The socio-demographic characteristics of the respondents are shown in Table 1. Approximately 59% (141) patients were found within an age range of 25 - 44 years. Average body mass index (BMI) was found 22.014 kg/m2 where 74% (178) patients were in normal BMI range. Among all respondents, 56% (133) were male and 44% (106) were female. Roughly 46% (111) patients were found to be below secondary level of education, whereas 17%, 19% and 18% respondents had education equivalent to secondary, higher secondary and graduation or higher respectively. Mean values of socio-demographic factors of study population were expressed in Table 2 where patients had a mean age of 34.734 years (SEM ± 0.842). Among all respondents 33% were jobless as well as having family income below 10 KBDT (Kilo Bangladeshi Taka) and their mean income was 26.84 KBDT (SEM ± 0.749). As per the finding of current study, married people (56%) had a tendency to develop depression than unmarried people (36%). Twenty percent of depressed person had their family history of any psychiatric disorder. Urban residents (64%) are more prone to suffer from depression than rural residents (36%). In Bangladesh, cigarette smoking habit among females is rare but we found 35% (84) MDD patients as smoker. There was mild depression in 28% (68), moderate in 37% (157), and severe in 14% (34) patients (Figure 1).

Correlation analysis between socio-demographic factors and severity of MDD was given in Table 3. Our current study shows that there was statistically significant correlation between different socio-demographic parameters and severity of depression. Results from correlation analysis shows that at 95% confidence interval age, sex, marital status, level of education, monthly income, and area of residence (p-values 0.004, 0.001, 0.000, 0.011, 0.000 and 0.000, respectively) are associated with disease severity while BMI (p-value 0.175) and smoking habit (p-value 0.960) were not significantly correlated with severity of depression. Moreover, among all significant correlations age, marital status and area of residence were positively correlated with the severity of MDD (r = 0.184, r = 0.238 and r = 0.256) while sex, education and family income were negatively correlated with the severity of depression (r = −0.207, r = −0.164 and r = −0.722).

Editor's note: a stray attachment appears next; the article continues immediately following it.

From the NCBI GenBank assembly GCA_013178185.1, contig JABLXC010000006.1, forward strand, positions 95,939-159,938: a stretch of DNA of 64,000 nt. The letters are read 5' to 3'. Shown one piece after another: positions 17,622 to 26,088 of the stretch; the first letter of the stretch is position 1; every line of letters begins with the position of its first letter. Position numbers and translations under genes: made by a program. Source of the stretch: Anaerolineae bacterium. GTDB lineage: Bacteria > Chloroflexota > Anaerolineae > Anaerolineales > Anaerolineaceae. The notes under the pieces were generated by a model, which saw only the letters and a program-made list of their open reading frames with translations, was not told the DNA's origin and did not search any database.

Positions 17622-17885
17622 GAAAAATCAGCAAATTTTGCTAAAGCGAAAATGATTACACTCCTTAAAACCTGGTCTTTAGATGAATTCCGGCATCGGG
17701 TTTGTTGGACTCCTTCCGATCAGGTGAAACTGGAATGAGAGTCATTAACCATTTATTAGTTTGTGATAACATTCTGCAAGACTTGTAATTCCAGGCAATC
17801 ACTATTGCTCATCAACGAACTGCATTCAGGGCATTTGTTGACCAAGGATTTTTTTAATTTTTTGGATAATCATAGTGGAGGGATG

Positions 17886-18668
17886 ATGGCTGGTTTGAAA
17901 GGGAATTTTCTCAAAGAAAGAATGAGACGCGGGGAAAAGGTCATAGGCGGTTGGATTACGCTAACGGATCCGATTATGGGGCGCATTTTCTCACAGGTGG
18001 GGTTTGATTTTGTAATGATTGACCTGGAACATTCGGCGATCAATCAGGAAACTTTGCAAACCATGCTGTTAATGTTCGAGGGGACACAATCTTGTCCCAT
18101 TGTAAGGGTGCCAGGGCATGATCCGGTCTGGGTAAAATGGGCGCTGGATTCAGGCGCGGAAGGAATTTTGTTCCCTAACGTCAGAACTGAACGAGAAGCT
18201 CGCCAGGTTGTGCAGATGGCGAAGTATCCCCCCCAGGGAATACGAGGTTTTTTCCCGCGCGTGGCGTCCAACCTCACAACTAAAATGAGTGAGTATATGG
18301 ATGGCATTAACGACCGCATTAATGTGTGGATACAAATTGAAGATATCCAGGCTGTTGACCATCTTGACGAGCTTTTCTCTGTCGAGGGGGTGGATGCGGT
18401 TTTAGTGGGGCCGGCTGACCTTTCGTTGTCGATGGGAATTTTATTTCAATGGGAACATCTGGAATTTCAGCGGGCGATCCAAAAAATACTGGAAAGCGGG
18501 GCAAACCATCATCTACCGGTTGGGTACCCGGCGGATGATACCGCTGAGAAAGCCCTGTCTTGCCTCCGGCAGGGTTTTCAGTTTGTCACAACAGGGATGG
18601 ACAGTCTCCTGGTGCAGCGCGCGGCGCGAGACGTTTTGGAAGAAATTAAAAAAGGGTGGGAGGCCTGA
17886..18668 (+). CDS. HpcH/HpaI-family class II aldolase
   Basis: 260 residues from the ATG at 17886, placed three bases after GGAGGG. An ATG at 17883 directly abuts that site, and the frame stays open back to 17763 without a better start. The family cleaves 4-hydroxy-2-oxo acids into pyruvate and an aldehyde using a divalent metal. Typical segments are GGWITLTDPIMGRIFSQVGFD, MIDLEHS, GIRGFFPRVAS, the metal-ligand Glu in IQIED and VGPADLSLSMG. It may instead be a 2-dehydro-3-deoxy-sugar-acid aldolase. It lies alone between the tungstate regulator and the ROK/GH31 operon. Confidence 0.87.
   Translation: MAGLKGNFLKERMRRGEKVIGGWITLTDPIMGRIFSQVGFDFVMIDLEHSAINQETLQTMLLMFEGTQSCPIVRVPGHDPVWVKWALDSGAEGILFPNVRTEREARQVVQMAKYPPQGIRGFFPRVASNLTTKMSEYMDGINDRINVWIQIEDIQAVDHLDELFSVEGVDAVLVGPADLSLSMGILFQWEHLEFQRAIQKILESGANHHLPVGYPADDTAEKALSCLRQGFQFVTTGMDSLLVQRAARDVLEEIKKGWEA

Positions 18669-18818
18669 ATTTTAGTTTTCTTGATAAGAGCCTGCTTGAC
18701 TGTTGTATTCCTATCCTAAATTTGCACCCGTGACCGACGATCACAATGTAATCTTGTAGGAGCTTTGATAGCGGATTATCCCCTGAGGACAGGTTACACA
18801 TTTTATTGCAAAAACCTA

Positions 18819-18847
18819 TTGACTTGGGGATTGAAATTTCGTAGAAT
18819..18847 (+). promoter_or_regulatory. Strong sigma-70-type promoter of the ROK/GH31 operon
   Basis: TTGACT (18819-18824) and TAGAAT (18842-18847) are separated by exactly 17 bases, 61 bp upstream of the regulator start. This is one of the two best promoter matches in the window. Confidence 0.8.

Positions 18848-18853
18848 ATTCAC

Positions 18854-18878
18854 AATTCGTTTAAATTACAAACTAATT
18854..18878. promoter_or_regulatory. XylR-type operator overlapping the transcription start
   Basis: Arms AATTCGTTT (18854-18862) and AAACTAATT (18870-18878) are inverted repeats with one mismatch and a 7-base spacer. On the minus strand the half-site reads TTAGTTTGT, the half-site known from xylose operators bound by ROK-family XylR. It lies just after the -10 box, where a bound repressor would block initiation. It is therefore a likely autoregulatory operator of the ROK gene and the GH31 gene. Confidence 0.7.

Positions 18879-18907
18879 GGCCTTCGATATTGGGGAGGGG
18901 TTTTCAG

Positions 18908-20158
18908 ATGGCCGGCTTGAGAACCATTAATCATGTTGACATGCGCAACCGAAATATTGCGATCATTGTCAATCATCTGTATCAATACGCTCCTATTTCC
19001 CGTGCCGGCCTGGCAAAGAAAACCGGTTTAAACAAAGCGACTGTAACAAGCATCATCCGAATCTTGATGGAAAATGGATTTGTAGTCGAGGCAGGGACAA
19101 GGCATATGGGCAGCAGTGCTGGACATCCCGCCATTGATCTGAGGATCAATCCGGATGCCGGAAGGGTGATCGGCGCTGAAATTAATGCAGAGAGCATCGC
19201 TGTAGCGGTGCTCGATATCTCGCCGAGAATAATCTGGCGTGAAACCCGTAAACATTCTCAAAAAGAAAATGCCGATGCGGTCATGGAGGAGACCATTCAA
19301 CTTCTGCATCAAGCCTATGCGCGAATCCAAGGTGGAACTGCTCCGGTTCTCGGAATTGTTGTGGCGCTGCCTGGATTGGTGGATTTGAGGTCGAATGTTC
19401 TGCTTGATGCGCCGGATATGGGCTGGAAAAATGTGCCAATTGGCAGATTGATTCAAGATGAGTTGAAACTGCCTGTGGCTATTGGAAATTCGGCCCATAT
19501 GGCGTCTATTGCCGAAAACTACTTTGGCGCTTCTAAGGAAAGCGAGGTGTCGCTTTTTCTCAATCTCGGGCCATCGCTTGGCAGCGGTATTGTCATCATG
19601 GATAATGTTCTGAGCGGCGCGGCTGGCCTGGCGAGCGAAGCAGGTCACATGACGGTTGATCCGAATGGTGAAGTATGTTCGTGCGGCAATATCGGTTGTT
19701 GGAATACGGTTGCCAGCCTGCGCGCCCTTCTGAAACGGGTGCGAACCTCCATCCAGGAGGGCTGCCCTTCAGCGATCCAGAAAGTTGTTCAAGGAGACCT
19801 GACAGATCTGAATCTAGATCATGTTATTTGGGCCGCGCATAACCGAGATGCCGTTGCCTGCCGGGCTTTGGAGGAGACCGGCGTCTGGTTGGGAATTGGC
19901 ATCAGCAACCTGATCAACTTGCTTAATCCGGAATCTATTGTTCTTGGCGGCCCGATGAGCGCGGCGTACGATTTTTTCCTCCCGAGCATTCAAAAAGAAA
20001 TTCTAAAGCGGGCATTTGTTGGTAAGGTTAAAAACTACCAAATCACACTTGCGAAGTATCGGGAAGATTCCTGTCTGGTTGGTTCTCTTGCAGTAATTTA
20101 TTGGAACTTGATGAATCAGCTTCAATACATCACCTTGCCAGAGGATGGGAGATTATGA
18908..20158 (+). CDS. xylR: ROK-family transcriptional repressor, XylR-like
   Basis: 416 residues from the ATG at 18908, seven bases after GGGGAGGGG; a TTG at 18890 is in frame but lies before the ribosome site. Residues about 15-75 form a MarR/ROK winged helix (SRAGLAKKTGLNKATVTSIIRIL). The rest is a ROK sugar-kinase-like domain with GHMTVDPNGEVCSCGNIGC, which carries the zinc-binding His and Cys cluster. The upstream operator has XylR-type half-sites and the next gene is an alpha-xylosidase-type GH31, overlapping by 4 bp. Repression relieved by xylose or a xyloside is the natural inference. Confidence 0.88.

Table 1. Socio-demographic status of major depressive disorder patients described as fre- quencies and percentages.

Figure 1. Distribution of MDD patients based on the severity.

Table 2. Socio-demographic factors of study population (mean values with standard error mean).

*Kilo Bangladeshi Taka.

Table 3. Correlation between socio-demographic factors and severity of major depressive disorder.

r = Correlation co-efficient; p = Significance; Negative values specify opposite correlation.* Correlation is significant at 0.05 level (two-tailed).

4. Discussion